One of the highlights of our 6 day ‘Pop-Up’ residency at number 38 Exmouth Market last week was a vertical tasting of 10 different vintages of Provence’s celebrated Domaine de Trévallon. The vineyard, which lies on the northern edge of the Alpilles massif, 25 kilometres south of Avignon, was first planted in 1973 by visionary vigneron Eloi Dürrbach who dropped out of architecture studies at Les Baux Arts in Paris to pursue his dream.
From the outset young M. Dürrbach caused displeasure amongst the chemises blanches (to use the derogatory vernacular for bureaucrats) at the Insitut National des Appellations d’Origine by eschewing the officially sanctioned Grenache and Carignan grape varieties in favour of Cabernet Sauvignon and Syrah in approximately equal volumes. As a result the estate has endured almost 40 years of topsy-tury classification starting out as a ‘VDQS Coteaux des Baux en Provence’ in the inaugural 1976 vintage, then becoming an ‘AOC Coteaux d’Aix en Provence – Les Baux’ in 1985 only to be demoted to being a ‘Vin de Pays des Bouche de Rhône’ in 1995 and finally becoming an ‘IGP Les Alpilles’ in 2009. No matter, the official nomenclature may be disastrous but the wine-making has been excellent. Eloi has farmed the estate organically from the outset and has a non-interventionist philosophy, only deploying natural yeasts and allowing the red wine to have a long (up to 2 year) élevage prior to bottling to allow for micro-oxygenation.
Eloi avers that too much manipulation in the cellar results in bland, homogenised wines that lack character. Consequently the wines of Domaine de Trévallon exhibit more vintage variation than many others which may explain the high level of professional interest in sampling a flight of 10 wines. Today the estate boasts 19 hectares under vine (two of which are planted with white grapes - Marsanne, Roussanne and a spot of Chardonnay) but back in the 1970s there were only 3 hectares in total producing around 600 cases of wine per year. For this reason older vintages of Trévallon are exceedingly rare but fortunately my father Robin took a gamble on a gut feeling about an ‘impenetrably inky and inert’ speculative sample of the 1977 vintage and we have shipped a relatively generous allocation ever since.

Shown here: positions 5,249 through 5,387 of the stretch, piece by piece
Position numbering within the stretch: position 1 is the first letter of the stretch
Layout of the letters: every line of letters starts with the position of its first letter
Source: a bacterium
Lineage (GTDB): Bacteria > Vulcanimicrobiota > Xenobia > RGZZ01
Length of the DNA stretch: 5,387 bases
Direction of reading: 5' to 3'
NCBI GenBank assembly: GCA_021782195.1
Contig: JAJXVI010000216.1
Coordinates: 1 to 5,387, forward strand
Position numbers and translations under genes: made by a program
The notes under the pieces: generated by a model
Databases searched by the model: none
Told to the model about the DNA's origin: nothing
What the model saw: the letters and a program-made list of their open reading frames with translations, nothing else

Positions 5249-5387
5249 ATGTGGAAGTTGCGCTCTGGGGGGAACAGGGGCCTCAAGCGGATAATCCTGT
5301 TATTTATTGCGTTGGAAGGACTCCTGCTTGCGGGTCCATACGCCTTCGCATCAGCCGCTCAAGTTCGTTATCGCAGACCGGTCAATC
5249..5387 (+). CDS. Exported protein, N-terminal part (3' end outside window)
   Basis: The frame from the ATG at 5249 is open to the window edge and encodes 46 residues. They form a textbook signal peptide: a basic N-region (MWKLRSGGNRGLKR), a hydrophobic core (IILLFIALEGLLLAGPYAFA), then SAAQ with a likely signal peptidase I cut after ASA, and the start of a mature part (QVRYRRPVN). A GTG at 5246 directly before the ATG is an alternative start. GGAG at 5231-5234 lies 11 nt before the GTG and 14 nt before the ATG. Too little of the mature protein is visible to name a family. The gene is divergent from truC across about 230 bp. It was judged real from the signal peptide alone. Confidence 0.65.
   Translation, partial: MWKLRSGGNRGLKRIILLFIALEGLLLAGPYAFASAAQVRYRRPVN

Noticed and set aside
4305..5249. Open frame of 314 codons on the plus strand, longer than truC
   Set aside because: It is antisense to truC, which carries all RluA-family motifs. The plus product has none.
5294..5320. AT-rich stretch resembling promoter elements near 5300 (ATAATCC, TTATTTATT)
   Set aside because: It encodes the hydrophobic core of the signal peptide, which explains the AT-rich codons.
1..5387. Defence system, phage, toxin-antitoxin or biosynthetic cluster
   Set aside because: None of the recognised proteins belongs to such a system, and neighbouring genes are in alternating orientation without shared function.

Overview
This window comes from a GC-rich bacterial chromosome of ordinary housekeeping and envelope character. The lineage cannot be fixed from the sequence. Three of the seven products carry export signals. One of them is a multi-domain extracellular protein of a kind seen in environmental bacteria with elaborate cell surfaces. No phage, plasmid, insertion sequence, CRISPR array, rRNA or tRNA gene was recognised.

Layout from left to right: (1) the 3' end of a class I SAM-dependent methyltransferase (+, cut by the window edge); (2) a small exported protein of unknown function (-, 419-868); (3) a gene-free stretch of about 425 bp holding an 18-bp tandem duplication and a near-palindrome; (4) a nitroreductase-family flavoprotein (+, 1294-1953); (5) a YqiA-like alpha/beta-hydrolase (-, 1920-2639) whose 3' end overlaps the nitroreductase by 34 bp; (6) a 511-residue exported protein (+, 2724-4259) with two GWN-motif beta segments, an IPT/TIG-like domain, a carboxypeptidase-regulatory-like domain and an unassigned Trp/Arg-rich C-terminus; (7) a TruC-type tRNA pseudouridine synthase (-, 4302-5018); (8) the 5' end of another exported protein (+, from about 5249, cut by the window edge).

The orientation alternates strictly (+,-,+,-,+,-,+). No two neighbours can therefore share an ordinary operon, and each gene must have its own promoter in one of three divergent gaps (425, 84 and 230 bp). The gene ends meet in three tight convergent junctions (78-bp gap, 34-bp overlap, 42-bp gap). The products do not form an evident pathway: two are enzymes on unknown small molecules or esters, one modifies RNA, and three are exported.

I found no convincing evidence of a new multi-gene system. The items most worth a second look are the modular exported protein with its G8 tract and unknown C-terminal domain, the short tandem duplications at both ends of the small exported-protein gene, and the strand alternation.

In the spirit of the ‘Pop-Up’ I wanted to make the tasting relatively manageable and upbeat but narrowing the race-card to just 10 vintages of red and 2 of white was not easy. In the end the whites were pretty much self-selecting being the only 2 years we had several bottles of - 2011 and 2005. For the reds I chose personal favourites and wines from failsafe vintages with accredited historical testimonial – 2009, 2007, 2005, 2003, 2001, 1998, 1995, 1990, 1985 and 1982. I had tasted the 1990 last month at Andrew Edmunds restaurant in Soho and it was a shoe-in. I’ve never had a dud bottle and it’s always been delightful. The legendary 1982, once described by Robert Parker as being ‘stunning’ with an ‘explosive richness’ was another obvious choice not least because the Dürrbachs themselves no longer have any library stock. I also bought along a bottle of the 1997, a lighter vintage I’ve never much cared for as an optional extra for those who wished to try it.
A combination of rare wines and a small venue meant we had no problem gathering a posse of professional tasters to sample the line-up including journalists (Jancis Robinson, Victoria Moore, Matthew Jukes and Stephen Spurrier) restaurateurs (Andrew Edmunds and our host at number 38 Simon Lee) sommeliers (François Bertrand, Andrea Fasan and Laure Patry) and our old friend Stephen Browett the boss of fine wine traders Farr Vinters – a longstanding Trévallon fan.
Happily every single wine we opened was in good condition – perhaps a reflection of the fact that they had all stayed in our cellars since shipping. The highest scoring wine on the day was the fully mature red ’82 followed by the 1990 which still has amazing vigour. The 2007 was the best youthful vintage – already eminently drinkable with lovely a concentration of ripe, dark fruit and the 2001 vintage indicated that it can drink very well in middle age. So much so that we revisited a second bottle over an unimpeachable lunch next door in Medcalf. Of the two white wines all but two of us preferred the 2011 but both were showing well and very pleasant to drink – somewhat academic given its scarcity.
The post-tasting round table discussion concluded that Domaine de Trévallon is a wine of great vintage variation but also of longevity and character. I still can’t improve on Clive Coates’ description from a 2000 edition of ‘The Vine’: “How do you describe the wine? Splendidly coloured. Impressively concentrated. Structured without being brutally solid. Balanced and complex. Those are the bare bones. And the flavours? Blackberry and blackcurrant, cedary and almost sweet in its richness, with an aspect of roasted wild Provençal herbs. It is a wine of the garrigues; it is a wine of uncompromising personality; and, like its origins, it is a wine of no half measures. There is danger here. There is excitement. There is passion.”